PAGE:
Al Jazeera Bureau chief offers alternative perspective on war coverage

Covering this story earned me a paid summer internship with Al Jazeera English. The Journalism School invited Will Stebbins, the network’s Washington D.C. bureau chief, to speak to students about the Middle East-based network and how it covers the global events. It was one of my favorite interviews as I love discussing international politics and Mr. Stebbins is one of the most interesting people I’ve ever met.

The United States’ presence in the Middle East has prompted an ethical debate about how American news organizations should cover the conflicts in Iraq and Afghanistan.

Will Stebbins, bureau chief for Al Jazeera English, visited the University of Kansas yesterday to explain the difference between how Western media and Al Jazeera have covered these conflicts.

Linda Lee, associate professor of journalism who attended the lecture, said Stebbins’ visit was an opportunity for students to hear from a news source that wasn’t Western.

“Too many U.S. students and citizens are satisfied with Western sources of news and don’t realize these sources are reporting through a cultural filter,” Lee said. “Having Will here raises our awareness about these cultural filters.”

Al Jazeera established itself as the first independent, international news organization in the Middle East about 11 years ago. On Nov. 15, 2006, it branched out and launched Al Jazeera English. Before Al Jazeera, Stebbins said, media in the Middle East were nothing more than tools used by government leaders to push their political agendas.

“What Al Jazeera did was provide the first democratic platform for independent ideas,” Stebbins said. “For the first time, marginalized voices were heard on a global public forum.”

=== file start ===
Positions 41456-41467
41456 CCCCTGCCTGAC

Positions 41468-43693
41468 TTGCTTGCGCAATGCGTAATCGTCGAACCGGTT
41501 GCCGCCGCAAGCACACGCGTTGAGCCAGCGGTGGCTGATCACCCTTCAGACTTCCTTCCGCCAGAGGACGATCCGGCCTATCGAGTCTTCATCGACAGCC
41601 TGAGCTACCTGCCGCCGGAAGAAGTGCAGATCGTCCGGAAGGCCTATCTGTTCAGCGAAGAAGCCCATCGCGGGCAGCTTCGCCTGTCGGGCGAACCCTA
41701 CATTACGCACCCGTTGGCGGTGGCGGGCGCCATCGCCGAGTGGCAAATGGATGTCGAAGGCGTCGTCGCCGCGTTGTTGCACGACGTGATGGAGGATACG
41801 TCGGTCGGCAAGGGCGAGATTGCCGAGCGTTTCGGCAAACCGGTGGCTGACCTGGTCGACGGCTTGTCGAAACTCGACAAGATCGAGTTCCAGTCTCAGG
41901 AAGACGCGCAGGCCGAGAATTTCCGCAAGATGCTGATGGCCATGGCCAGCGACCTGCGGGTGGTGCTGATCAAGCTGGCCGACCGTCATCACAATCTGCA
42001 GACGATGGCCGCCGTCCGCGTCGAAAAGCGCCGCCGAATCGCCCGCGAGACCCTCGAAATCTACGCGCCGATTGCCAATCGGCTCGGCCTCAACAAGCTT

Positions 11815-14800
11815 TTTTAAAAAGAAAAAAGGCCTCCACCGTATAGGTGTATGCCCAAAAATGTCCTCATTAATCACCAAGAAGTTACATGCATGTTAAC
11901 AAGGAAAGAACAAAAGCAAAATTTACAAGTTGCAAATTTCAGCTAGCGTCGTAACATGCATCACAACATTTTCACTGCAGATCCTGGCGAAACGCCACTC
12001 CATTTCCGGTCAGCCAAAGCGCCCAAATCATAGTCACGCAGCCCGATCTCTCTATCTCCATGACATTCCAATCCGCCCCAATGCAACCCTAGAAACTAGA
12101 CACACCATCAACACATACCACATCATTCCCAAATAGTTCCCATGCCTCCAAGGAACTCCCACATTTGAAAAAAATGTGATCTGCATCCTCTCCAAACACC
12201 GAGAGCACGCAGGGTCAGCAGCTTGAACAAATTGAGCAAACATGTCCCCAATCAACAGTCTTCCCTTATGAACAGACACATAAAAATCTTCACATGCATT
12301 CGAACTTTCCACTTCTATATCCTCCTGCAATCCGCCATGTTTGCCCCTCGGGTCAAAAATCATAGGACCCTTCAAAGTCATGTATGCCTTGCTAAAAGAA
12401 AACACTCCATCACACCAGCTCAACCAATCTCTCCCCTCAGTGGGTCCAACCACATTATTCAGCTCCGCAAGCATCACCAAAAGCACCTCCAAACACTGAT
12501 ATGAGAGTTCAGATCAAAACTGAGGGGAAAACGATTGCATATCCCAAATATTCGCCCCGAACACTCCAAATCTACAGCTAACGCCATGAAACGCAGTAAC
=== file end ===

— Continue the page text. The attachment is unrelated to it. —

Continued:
At first, Al Jazeera had a good relationship with the United States, Stebbins said, but after Sept. 11 that relationship took a turn for the worse.

As the U.S. began its military campaign against terrorist organizations such as al-Qaida, Stebbins said, Al Jazeera was offering a much different perspective than what was offered by U.S. officials and media organizations.

“The West was reporting its perspective from where the missiles took off while we were reporting our perspective from where the missiles landed,” Stebbins said. “Al Jazeera would show the bloody aftermath, which was quite messy.”

As the war trudged on and American and Iraqi deaths piled up, U.S. officials began identifying Al Jazeera as a strategic threat, Stebbins said.

“Washington thought that showing the wounded was misrepresenting and undermining the war in Afghanistan,” Stebbins said. “They accused Al Jazeera of only providing one perspective when in reality, it was only a different perspective.”

The Bush administration, he said, launched a campaign aimed at delegitimizing Al Jazeera, and many cable companies refused to broadcast the news organization because they feared the potential political backlash.

Today, Stebbins said, Washington cooperates well with Al Jazeera, as U.S. officials have begun to use the international news organization as a way to promote its message to people across the Middle East and repair its image around the world.

Stebbins’ goal through the newly established Al Jazeera English Channel is to provide the rest of the world with an inside look at America.

“While the United States doesn’t understand the rest of the world, the rest of the world doesn’t understand the United States either,” he said. “Our role is to represent the complexity that is the United States.”

The three American issues that are currently receiving the most worldwide attention are the 2008 presidential election, the U.S. policy toward the war in Iraq and the treatment of Guantanamo Bay prisoners.

“The primary process in the U.S. is fascinating to the rest of the world,” Stebbins said. “It shows how democratic the process really is.”

— Edited by Patrick De Oliveira

Published in the University Daily Kansan on Feb. 20, 2008


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